Successfully reported this slideshow.
We use your LinkedIn profile and activity data to personalize ads and to show you more relevant ads. You can change your ad preferences anytime.

Modern theories of organizational communication

2,770 views

Published on

Summary of the chapter "Modern Theories of Organizational Communication"

Published in: Business
  • Be the first to comment

Modern theories of organizational communication

  1. 1. Modern Theories of Organizational Communication Zeyd Gülesin, 09.11.2015, Yıldız Teknik Üniversitesi
  2. 2. 1. Rethinking the Organization 2. Rethinking Communication 3. Representative Modern Theories
  3. 3. 1- Rethinking the Organization; Objectives of the Chapter 1. Differentiate among the four approaches to theorizing about organizations: • Postpositive • Interpretive • Critical • Postmodern
  4. 4. 1- Rethinking the Organization; Objectives of the Chapter 2. Understand how these approaches are driven by three decisions: • Ontology (How things exist) • Epistemology (How things are known) • Axiology (What is worth knowing) All three issues are deeply implicated in both classical and modenr theories of organizational communications.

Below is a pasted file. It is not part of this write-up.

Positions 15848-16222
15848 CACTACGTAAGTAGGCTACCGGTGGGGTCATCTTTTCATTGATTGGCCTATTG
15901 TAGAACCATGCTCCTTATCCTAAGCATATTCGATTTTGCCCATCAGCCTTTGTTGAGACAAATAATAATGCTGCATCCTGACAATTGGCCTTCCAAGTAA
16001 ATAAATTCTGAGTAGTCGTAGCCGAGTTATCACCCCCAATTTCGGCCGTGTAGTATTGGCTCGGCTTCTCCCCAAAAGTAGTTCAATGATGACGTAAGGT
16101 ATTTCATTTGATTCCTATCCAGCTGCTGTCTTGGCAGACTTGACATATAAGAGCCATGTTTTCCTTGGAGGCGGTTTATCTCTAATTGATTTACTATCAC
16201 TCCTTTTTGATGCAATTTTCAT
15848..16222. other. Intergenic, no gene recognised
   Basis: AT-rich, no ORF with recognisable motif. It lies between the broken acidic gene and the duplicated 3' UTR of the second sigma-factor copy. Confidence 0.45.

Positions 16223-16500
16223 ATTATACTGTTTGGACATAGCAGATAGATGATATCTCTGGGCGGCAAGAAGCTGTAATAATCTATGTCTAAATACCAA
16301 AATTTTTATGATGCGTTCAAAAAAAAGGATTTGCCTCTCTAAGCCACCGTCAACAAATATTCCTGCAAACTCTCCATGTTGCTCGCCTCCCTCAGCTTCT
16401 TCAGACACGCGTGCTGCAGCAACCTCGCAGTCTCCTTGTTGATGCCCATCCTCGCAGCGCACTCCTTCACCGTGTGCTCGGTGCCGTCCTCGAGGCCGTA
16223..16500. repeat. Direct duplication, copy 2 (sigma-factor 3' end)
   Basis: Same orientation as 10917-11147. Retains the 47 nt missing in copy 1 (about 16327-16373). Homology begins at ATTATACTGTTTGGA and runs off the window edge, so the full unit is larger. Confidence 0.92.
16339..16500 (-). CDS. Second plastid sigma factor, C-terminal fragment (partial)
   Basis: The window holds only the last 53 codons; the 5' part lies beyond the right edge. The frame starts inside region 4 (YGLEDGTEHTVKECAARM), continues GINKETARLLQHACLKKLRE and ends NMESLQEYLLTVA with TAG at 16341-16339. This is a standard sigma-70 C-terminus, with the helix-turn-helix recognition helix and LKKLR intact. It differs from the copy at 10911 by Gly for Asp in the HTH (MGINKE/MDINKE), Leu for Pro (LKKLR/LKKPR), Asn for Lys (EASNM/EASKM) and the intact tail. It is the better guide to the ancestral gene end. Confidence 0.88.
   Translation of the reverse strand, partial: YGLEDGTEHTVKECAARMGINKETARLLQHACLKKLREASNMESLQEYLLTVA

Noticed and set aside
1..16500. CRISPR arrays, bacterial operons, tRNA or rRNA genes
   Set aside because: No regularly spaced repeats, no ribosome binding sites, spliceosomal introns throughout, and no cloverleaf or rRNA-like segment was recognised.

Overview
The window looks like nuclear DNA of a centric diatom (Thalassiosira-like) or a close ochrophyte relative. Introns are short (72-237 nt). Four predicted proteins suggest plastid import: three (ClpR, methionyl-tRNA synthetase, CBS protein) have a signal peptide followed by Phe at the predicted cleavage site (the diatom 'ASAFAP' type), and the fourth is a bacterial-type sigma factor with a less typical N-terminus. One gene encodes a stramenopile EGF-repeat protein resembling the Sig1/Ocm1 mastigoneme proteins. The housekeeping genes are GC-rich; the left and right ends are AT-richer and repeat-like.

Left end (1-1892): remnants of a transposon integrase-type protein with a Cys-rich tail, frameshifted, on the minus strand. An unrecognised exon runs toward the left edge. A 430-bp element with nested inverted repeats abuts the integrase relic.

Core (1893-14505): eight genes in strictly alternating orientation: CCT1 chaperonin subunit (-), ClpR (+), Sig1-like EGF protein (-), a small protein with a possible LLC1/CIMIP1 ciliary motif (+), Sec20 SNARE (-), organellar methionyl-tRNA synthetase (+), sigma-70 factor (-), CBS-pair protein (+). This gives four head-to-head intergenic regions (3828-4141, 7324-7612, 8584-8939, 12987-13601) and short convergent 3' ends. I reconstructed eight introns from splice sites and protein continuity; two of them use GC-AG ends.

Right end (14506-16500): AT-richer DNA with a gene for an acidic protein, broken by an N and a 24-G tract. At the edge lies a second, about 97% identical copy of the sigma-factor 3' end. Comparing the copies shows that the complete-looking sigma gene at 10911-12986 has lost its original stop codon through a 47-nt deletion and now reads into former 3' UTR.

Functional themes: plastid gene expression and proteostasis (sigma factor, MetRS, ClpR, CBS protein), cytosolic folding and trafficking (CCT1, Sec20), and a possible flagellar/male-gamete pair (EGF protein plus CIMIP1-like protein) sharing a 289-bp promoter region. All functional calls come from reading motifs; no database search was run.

5. 5. Sociological Paradigms and Organizational Analysis • Burrel, G. &Morgan, 1979 • They started with four basic questions about assumptions of social science: • Do social realities, such as organizations, have objective or subjective existence; i.e., do they exist on their own or only in people’s minds? • Can one understand these social realities through observation or must they be directly experienced? • Is knowledge best gained by scientific methods or by participating in a social reality from the inside? • Do people have free will or are they determined by their environments?
  6. 6. Approaches to Organizations: Burrel & Morgan
  7. 7. Approaches to Organizations: Deetz
  8. 8. Approaches to Organizations
  9. 9. The Postpositive Approach
  10. 10. Interpretive Approach
  11. 11. Critical Approach
  12. 12. Postmodern Approach
  13. 13. Combining Approaches • Postpositive approach holds that an organization has an objective existence; people come and go, but the organization endures. • The interpretive approach holds that an organization has a subjective existence; people create and sustaion it through their communication. • The critical approach holds that the structures of power within an organization have a fixed existence and reflect larget historical and cultural forces. • The postmodern approach also holds that the power relations within an organization reflect larger historical and cultural discourses, but that these doscourses are fluid and ever changing.